Thousands of Los Angeles education jobs (Click here) are on the chopping block.
Last month, the Los Angeles Unified School District announced it's plans to fire about 4,800 employees. Of those workers, about 1,000 will completely lose their jobs, while the remainder may have the option to take a new position in a different location with lower pay.
The majority of the layoffs will affect employees in clerical, plant management, and facilities division positions. In the latter office alone, 482 employees received notices that their jobs would be cut or transfered, which resulted in 100 people leaving the district and all employees receiving a pay cut.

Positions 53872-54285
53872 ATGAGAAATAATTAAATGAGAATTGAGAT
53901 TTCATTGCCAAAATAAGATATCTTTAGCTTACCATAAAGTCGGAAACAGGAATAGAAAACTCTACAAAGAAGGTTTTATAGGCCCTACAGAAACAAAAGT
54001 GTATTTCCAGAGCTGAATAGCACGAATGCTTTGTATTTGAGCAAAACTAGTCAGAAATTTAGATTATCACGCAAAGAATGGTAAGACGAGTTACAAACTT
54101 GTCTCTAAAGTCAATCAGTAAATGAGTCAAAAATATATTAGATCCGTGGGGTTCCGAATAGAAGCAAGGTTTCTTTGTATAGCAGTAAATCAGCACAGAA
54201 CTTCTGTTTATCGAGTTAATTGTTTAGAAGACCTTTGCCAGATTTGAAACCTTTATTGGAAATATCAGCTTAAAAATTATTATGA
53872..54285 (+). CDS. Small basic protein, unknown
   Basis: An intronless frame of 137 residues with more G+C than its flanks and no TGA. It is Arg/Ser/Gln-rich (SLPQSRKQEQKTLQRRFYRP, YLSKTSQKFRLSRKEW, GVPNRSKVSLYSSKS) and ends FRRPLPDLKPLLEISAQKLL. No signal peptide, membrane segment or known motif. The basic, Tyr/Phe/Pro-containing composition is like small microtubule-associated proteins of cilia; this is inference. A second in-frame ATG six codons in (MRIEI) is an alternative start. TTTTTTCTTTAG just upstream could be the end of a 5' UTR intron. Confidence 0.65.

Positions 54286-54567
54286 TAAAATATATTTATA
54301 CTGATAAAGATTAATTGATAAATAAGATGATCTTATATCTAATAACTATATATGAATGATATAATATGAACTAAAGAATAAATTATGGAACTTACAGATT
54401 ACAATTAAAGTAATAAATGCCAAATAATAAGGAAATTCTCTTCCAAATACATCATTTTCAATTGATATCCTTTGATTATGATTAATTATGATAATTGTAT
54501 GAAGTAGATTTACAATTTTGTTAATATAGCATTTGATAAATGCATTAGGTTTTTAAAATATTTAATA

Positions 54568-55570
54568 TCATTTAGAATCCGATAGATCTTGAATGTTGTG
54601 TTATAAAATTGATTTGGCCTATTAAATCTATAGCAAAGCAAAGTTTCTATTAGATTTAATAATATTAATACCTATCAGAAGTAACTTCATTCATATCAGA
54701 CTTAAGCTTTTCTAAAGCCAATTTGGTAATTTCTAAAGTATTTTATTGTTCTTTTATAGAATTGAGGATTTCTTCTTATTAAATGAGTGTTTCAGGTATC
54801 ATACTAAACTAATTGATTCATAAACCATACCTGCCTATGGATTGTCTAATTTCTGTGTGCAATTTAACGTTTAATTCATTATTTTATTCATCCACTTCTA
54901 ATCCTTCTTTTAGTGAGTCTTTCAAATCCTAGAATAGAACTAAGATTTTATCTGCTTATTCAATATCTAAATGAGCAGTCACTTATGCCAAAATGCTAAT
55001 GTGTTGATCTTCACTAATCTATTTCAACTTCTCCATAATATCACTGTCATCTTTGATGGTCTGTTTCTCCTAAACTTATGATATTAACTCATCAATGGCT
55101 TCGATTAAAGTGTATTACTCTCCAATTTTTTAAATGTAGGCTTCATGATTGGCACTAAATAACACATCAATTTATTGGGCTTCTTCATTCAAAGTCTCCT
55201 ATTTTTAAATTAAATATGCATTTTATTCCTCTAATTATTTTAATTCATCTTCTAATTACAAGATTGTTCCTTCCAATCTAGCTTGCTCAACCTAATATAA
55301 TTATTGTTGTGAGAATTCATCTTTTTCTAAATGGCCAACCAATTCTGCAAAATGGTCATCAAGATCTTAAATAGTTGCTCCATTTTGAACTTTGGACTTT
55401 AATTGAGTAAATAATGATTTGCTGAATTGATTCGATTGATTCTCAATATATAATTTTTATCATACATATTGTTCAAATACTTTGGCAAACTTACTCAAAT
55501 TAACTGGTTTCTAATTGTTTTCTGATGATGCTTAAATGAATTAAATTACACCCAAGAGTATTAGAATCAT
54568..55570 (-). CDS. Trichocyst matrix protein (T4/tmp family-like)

The school district has been forced to make several rounds of layoffs because of a decrease in state funding and an unbalanced budget. As of late, many employees - led by a Teamsters local union and United Teachers Los Angeles - have been protesting the layoffs.
The Los Angeles-Long Beach-Glendale area's education and health services industry employed 528,100 workers during October, which is up from 517,800 workers during September and a 1.3 percent increase from last year, according to the U.S. Bureau of Labor Statistics.
The recent layoffs are bad news for the local economy, which despite adding jobs in recent months, maintains a high unemployment rate. The area's rate increased from 12.4 percent to 12.5 percent during October, which is above the national average at the time of 9.6 percent.
The Los Angeles area had a total non-farm employment of 3,766,900 workers during October, which is up from 3,737,000 workers during September and only a .8 percent decrease from last year, according to the BLS.